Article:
In other words, if CO2 is allowed to peak at the 450-600 ppm, instead of the 350 ppm that James Hansen (PDF) and Al Gore are insisting upon, (but which many climate scientists don’t believe is possible to achieve–see Joe Romm’s series on this question) we will have inevitably, irreversibly locked ourselves into a 1000-year long 1930’s style dustbowl over a very large part of the earth’s surface. And, remember, that that is the most optimistic scenario. That’s right the most optimistic scenario is one in which large parts of the earth’s surface are a desert completely unsuited to agriculture or human occupation for at least a millennium.
You can watch Solomon comment on her work in the video below:
Kevin Trenberth, a climatologist at the National Center for Atmospheric Research, said [of Solomon’s study that] it’s an important message for the wider public to grasp. “This aspect is one that is poorly appreciated by policymakers and the general public: Many aspects of the changes that are slowly coming are not really or practically reversible,” he said.
It’s not hard to imagine how the denialists/delayers will respond to this research. They will focus on the long time period that Solomon and her colleagues consider and will conclude that nothing needs to be done currently, despite the fact that Solomon herself is calling for urgent action.
As an example here is the reaction of Roger Pielke Jr. one of the most prominent delayers.
Roger Pielke Jr., a climate policy specialist at the University of Colorado, said the study would not likely “change the nature of the debate” about cutting emissions, at least in the short term.
“Decisions are going to be made about mitigation based on short-term costs and benefits of those actions,” he said. “In the very long term, if things turn out to be as bad as projected … then we’ll have technologies to do that.”
The same old denialist/delayer arguments: “It’s too expensive to do anything now, but later we will have miraculous technology that will make all this go away and save us. So, no need to worry.”
Kevin Trenberth, a climatologist at the National Center for Atmospheric Research responded to Pielke Jr. in the following terms:
“The policy relevance is clear: We need to act sooner, even if there is some doubt about exactly what will happen,” he said. “By the time the public and policymakers really realize the changes are here, it is far too late to do anything about it. In fact, as the authors point out, it is already too late for some effects.”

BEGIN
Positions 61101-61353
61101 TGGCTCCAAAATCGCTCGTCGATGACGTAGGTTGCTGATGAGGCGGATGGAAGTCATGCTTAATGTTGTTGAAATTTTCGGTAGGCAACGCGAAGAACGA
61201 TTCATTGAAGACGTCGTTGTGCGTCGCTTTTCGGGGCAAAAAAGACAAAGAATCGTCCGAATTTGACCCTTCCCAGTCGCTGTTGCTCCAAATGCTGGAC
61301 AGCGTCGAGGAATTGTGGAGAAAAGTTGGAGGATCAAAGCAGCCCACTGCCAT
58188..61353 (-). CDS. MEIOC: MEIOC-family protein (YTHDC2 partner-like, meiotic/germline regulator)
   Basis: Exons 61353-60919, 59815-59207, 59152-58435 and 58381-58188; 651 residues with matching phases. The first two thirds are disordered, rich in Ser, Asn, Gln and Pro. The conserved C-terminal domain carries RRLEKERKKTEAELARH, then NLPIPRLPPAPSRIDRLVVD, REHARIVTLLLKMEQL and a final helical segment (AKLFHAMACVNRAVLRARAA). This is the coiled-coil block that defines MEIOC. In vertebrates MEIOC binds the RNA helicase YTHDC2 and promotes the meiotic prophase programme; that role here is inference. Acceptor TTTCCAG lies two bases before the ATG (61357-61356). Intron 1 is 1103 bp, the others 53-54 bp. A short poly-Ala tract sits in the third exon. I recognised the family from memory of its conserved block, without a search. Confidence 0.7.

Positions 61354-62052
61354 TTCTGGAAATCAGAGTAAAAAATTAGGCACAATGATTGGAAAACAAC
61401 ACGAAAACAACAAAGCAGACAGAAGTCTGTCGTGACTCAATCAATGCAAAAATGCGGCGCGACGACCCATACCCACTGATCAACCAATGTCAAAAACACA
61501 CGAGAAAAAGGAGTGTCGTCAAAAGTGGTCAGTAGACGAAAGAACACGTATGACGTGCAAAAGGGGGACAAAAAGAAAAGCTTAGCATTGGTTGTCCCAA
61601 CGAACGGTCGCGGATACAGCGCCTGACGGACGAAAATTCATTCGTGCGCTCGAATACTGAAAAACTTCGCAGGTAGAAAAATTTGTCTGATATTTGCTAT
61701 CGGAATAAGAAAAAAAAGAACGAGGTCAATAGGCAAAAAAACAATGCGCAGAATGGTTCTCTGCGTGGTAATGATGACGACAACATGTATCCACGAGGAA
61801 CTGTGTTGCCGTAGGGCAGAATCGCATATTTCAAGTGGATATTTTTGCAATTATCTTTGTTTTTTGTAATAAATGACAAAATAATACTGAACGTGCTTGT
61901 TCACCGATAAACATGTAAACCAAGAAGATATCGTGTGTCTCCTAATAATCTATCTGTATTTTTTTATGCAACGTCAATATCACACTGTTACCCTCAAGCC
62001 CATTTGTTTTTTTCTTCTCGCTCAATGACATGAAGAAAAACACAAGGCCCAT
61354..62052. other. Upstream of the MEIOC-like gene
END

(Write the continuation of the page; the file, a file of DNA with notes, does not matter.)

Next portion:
A. Siegel had an interesting post on the NOAA report over at Daily Kos entitled A few decades of prevention vs 1000 years of Hell … I usually agree with Adam on global warming issues, but I have some doubts about his position on this one because I don’t see how we can pull off the prevention part. I am myself a supporter of the 350 ppm target but I have yet to see anyone provide a convincing description of how such a goal can be achieved taking into account both the technical and political (domestic and international) issues. I think that we will be lucky to stabilize CO2 emissions at 450 parts per million, which means, if Solomon and her team are correct, we are doomed to an inevitable worldwide dustbowl, as our best long-range outcome. Far more likely is that things will be much worse because as I pointed out above, Solomon’s forecast is a best-case one, in which most of the terrible things that can happen (and some of which, I believe, are likely to happen) are left out. What we are more likely to get, in my opinion is, if I may tinker with Adam’s title a bit, “A few decades of prevention AND 1000 years of hell…”
By all means, let us do all that we can, because however bad things turn out to be, they will inevitably be worse if we fail to do everything within our power to contain this monster we have unleashed. But we all need to be realistic enough to know that he battle is no longer between the world that we knew and the one that we have created. Rather, it is between the one we have created and a far worse one that we will create if we do not give our all and as urgently as possible.